Originally, the term Third World referred to nations that weren’t part of NATO (the First World) or the Warsaw Pact (the Second World). It soon became a euphemism for poor — and, once on the euphemism treadmill, it became a pejorative dysphemism. Now, apparently, some people are pushing the term Majority World for the former Third World.
Third World means nothing now, Razib Khan says — even if we relabel it:
I don’t think the term “Third World” has much utility, but I think it’s not useful to replace it with another dichotomous categorization which simply falls into the trap of a human cognitive bias. The bias seems universal, and doesn’t brook ideology. Racial nationalists and multiculturalist liberals both accept the dichotomy between “people of color” and whites. I believe most white liberals today would agree with the framework that white nationalist Lothrop Stoddard outlined in The Rising Tide of Color Against White World-Supremacy; they would simply invert the moral valence, looking positively upon developments which Stoddard viewed with concern. Many racial minorities in the West also buy into the white vs. non-white dichotomy for purposes of cooperation between different groups. Though it has tactical utility in white majority societies it’s frankly ignorant to presume that there’s any fundamental solidarity between “people of color.” I assume that dark-skinned South Asians and Africans who have lived in East Asia, or even the Gulf states, can confirm that racism is not necessarily conditional on the existence of white people.*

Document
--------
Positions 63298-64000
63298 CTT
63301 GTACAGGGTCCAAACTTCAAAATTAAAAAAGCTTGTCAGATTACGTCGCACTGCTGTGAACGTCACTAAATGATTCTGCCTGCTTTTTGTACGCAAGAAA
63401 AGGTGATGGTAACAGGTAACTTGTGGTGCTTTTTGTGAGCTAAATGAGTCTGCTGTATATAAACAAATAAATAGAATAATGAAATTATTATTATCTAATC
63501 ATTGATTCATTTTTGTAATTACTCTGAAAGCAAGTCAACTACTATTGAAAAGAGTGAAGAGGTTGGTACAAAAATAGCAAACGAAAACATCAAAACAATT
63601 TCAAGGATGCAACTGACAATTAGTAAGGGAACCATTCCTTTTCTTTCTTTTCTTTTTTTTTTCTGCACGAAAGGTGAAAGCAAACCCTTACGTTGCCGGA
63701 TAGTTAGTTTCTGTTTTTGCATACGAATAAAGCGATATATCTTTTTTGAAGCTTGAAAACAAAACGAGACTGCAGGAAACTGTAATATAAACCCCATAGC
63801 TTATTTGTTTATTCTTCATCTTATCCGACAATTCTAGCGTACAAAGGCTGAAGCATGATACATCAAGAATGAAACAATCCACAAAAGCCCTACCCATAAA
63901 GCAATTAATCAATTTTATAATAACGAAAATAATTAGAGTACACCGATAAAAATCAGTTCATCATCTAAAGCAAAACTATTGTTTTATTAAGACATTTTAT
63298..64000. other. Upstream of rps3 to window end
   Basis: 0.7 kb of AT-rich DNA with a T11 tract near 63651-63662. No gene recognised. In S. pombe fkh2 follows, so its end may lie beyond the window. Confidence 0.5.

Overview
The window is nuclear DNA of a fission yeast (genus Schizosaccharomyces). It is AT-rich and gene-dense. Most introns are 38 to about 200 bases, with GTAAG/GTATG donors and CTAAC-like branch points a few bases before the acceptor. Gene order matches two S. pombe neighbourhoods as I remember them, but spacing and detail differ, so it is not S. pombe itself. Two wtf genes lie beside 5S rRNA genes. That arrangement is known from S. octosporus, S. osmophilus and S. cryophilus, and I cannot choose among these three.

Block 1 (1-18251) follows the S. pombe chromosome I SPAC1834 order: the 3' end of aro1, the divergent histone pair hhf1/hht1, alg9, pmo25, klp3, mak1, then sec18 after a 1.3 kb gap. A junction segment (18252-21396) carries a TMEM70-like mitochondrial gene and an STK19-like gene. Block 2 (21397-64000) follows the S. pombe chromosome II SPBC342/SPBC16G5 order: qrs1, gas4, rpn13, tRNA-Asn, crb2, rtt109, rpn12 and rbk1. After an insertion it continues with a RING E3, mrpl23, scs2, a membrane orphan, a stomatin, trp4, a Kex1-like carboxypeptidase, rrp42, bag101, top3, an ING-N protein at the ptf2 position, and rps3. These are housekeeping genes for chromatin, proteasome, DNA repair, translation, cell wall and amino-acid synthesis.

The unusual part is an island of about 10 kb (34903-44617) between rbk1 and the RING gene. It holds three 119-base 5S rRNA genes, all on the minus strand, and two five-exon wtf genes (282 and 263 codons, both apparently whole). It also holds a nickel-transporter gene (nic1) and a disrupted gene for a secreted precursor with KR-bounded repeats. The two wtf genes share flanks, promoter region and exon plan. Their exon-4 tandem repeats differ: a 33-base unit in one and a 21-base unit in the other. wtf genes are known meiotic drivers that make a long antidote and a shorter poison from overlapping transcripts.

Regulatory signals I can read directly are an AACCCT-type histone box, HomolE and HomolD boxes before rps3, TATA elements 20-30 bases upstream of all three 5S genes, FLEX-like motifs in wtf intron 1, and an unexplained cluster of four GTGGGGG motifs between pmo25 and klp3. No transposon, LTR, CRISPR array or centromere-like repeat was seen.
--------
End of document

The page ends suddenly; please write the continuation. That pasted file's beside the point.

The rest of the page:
* Sometimes I feel that in terms of the model of how the universe works, white nationalists and non-white racial activists in the West can agree on the facts. Whites are supernatural creatures, the former simply view them as gods, the latter as demons. But any model which does not include whites is no model at all, for they are the Nephilim of our age. When I talk to people versed in post-colonial theory about history a history without whites does not compute. They say that love and hate are two sides of the same coin.